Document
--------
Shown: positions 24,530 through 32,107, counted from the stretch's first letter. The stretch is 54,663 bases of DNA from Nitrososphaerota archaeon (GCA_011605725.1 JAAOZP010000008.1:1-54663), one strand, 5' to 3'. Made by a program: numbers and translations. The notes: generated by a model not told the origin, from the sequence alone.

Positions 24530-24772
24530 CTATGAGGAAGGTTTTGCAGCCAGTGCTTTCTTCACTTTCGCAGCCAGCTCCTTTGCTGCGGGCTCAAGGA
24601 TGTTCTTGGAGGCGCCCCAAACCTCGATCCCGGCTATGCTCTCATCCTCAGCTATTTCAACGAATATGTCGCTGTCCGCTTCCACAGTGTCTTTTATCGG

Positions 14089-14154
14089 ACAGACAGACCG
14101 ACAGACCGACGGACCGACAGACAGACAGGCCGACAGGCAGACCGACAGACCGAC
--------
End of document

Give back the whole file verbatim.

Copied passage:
Shown: positions 24,530 through 32,107, counted from the stretch's first letter. The stretch is 54,663 bases of DNA from Nitrososphaerota archaeon (GCA_011605725.1 JAAOZP010000008.1:1-54663), one strand, 5' to 3'. Made by a program: numbers and translations. The notes: generated by a model not told the origin, from the sequence alone.

Positions 24530-24772
24530 CTATGAGGAAGGTTTTGCAGCCAGTGCTTTCTTCACTTTCGCAGCCAGCTCCTTTGCTGCGGGCTCAAGGA
24601 TGTTCTTGGAGGCGCCCCAAACCTCGATCCCGGCTATGCTCTCATCCTCAGCTATTTCAACGAATATGTCGCTGTCCGCTTCCACAGTGTCTTTTATCGG

Positions 14089-14154
14089 ACAGACAGACCG
14101 ACAGACCGACGGACCGACAGACAGACAGGCCGACAGGCAGACCGACAGACCGAC